Allied Capital Responds to Prospect Capital Corporation Letter

WASHINGTON--()--Allied Capital Corporation (NYSE: ALD) announced today that it has issued the following letter in response to Prospect Capital Corporation’s letter dated January 26, 2010.

February 3, 2010

Prospect Capital Corporation
10 East 40th Street
New York, NY 10016
Attention: Mr. M. Grier Eliasek, President and Chief Operating Officer

Dear Mr. Eliasek:

The Board of Directors of Allied Capital Corporation (“Allied” or “ALD”), together with its external legal and financial advisors, has carefully reviewed and analyzed the revised proposal submitted by Prospect Capital Corporation (“Prospect” or “PSEC”) set forth in your letter of January 26, 2010. As a result of this review, Allied’s Board of Directors has unanimously concluded that this revised offer does not constitute, and is not reasonably likely to result in, a “Superior Proposal” as defined under our merger agreement with Ares Capital Corporation (“Ares” or “ARCC”). Allied’s Board of Directors has unanimously reaffirmed its recommendation that Allied shareholders vote for the transaction with Ares announced on October 26, 2009.

Before we review the reasons for this conclusion, we believe it is constructive to provide some additional important background to address references in Prospect’s Preliminary Proxy Statement dated January 29, 2010 relating to Prospect’s expressions of interest in pursuing a merger transaction with Allied.

Prospect’s assertion that we have engaged in “stonewalling over the last nine months” over your “numerous expressions of serious interest in acquiring Allied” is false. Although we held some informal discussions and met with representatives from Prospect in April 2009, we were unable to advance those discussions because Prospect was unwilling to provide basic information that we requested. During our discussions, Prospect made claims to have access to a significant amount of third party capital. While we were intrigued by these references, Prospect was unwilling to disclose any details, including the identity of the mysterious capital source, nor was Prospect willing to provide any information regarding the financial outline of a potential transaction. Further, it was not clear to Allied whether Prospect was acting at the time as a principal in a potential transaction, or as an agent for the unidentified source of capital. Given this vagueness as to with whom we were dealing, or what such a transaction might involve, we were unable to even negotiate a confidentiality agreement. In any event, Allied ultimately determined that the clear priority at that time was to generate shareholder value through a successful restructuring of Allied’s debt, and that it was not in the interests of Allied shareholders for our Board or management teams to spend more time on Prospect’s undeveloped proposition. At no time during these discussions did Prospect make an offer to acquire Allied.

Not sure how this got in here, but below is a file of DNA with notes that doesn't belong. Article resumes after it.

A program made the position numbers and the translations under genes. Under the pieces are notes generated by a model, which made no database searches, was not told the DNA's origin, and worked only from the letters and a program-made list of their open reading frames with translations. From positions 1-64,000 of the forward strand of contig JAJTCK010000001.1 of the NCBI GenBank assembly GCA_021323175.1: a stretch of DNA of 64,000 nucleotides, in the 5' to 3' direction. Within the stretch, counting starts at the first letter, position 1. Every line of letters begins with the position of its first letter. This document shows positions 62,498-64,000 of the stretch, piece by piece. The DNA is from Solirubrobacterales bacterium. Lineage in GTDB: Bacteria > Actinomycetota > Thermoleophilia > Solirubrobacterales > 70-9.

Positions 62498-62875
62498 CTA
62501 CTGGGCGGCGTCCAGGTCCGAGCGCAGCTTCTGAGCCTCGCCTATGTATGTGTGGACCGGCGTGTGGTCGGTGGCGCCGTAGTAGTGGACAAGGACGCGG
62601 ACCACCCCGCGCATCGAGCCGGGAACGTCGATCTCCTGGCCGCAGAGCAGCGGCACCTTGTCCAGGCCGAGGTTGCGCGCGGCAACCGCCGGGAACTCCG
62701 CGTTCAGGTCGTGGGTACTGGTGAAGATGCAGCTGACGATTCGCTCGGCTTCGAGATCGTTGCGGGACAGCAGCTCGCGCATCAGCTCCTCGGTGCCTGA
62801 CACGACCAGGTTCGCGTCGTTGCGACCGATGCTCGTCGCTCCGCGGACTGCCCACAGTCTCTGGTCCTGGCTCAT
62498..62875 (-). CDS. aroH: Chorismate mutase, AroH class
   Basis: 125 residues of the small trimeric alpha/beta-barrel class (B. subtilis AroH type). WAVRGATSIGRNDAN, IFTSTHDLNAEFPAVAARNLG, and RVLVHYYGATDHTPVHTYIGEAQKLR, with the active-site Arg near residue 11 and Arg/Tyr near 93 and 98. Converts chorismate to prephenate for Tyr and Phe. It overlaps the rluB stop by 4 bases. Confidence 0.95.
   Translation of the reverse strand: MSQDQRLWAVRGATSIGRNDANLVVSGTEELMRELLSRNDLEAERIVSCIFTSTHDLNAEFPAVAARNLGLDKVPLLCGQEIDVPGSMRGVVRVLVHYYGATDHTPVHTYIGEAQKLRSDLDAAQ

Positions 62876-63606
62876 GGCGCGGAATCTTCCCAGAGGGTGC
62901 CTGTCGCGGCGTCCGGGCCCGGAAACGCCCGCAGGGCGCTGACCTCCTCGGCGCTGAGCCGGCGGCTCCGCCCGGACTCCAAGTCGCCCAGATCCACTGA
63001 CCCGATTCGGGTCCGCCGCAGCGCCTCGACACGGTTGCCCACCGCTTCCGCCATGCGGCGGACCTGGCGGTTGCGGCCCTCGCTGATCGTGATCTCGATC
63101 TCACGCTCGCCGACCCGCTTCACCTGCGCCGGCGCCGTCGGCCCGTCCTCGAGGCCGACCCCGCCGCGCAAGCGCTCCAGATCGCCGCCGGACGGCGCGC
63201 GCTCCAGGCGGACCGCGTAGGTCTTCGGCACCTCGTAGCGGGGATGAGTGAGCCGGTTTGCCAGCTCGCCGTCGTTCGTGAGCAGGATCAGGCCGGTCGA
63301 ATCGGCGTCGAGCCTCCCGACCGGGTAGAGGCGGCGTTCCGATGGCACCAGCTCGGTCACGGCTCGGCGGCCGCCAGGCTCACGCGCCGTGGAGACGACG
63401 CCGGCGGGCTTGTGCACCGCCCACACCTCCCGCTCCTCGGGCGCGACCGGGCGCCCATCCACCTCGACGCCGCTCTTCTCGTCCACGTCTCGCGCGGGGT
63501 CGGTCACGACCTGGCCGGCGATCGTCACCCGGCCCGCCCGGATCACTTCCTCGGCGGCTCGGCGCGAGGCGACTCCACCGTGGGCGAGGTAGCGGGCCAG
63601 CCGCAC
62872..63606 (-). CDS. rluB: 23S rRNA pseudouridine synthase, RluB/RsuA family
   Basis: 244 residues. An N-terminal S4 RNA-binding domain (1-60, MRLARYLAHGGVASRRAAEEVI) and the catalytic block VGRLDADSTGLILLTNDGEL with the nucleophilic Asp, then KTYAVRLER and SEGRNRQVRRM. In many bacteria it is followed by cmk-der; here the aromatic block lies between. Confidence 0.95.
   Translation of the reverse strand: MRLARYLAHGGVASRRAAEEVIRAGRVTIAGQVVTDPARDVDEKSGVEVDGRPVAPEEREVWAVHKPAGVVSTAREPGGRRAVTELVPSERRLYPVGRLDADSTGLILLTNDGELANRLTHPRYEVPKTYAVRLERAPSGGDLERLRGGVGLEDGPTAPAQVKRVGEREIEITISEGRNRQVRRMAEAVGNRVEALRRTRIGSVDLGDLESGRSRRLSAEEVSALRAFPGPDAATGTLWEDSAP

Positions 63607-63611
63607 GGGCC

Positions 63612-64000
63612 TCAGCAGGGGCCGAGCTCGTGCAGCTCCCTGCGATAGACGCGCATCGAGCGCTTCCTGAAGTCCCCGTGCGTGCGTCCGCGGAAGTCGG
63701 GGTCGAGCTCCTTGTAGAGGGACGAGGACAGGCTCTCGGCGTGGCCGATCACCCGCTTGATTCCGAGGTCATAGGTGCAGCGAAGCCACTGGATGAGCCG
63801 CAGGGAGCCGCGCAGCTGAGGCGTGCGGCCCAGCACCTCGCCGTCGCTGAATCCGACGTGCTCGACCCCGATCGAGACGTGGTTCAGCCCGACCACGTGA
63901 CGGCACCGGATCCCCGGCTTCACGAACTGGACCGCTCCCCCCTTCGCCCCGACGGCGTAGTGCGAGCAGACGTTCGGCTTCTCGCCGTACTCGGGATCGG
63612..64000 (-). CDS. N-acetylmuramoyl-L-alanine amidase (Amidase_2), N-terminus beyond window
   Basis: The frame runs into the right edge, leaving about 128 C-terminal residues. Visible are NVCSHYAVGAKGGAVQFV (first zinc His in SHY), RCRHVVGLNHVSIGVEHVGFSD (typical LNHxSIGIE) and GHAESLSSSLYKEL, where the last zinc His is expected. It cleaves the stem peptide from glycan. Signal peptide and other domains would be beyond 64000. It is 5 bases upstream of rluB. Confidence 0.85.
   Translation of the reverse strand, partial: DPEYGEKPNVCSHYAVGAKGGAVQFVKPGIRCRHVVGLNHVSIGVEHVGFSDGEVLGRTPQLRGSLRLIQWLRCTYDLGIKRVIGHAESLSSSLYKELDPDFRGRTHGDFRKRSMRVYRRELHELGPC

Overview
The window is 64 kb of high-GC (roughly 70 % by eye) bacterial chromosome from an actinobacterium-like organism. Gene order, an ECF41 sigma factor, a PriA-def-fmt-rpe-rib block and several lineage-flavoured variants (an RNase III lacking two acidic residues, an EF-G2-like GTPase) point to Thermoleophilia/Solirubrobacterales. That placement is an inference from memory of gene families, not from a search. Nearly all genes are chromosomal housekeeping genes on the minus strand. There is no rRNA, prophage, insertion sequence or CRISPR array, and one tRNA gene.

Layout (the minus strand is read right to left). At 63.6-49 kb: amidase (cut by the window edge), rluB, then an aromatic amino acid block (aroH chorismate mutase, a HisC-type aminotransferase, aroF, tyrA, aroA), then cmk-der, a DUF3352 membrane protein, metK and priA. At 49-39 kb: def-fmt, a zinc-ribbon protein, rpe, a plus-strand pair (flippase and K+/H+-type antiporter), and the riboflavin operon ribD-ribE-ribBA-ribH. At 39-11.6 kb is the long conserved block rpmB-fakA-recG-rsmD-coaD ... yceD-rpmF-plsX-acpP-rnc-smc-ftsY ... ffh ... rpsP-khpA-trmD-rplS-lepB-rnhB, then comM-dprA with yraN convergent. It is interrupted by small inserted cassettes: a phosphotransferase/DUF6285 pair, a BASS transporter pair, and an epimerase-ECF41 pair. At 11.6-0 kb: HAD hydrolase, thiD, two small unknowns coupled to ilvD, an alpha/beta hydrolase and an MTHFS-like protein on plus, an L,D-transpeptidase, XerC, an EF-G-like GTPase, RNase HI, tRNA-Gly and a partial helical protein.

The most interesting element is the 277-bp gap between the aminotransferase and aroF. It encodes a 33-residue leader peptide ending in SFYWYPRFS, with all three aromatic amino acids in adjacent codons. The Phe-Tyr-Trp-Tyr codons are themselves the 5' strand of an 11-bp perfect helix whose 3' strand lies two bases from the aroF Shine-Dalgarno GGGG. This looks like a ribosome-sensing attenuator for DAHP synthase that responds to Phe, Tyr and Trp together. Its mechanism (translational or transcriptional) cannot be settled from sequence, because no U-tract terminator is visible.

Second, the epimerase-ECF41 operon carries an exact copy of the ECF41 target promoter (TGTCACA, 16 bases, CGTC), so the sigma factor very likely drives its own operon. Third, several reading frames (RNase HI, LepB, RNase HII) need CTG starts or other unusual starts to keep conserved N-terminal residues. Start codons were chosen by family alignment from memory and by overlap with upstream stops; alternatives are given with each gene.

We would also like to clarify that Prospect approached a Managing Director on the Capital Markets desk of Allied, not our Chairman or Chief Executive Officer, in September 2009 regarding the acquisition of certain assets, not an acquisition of Allied.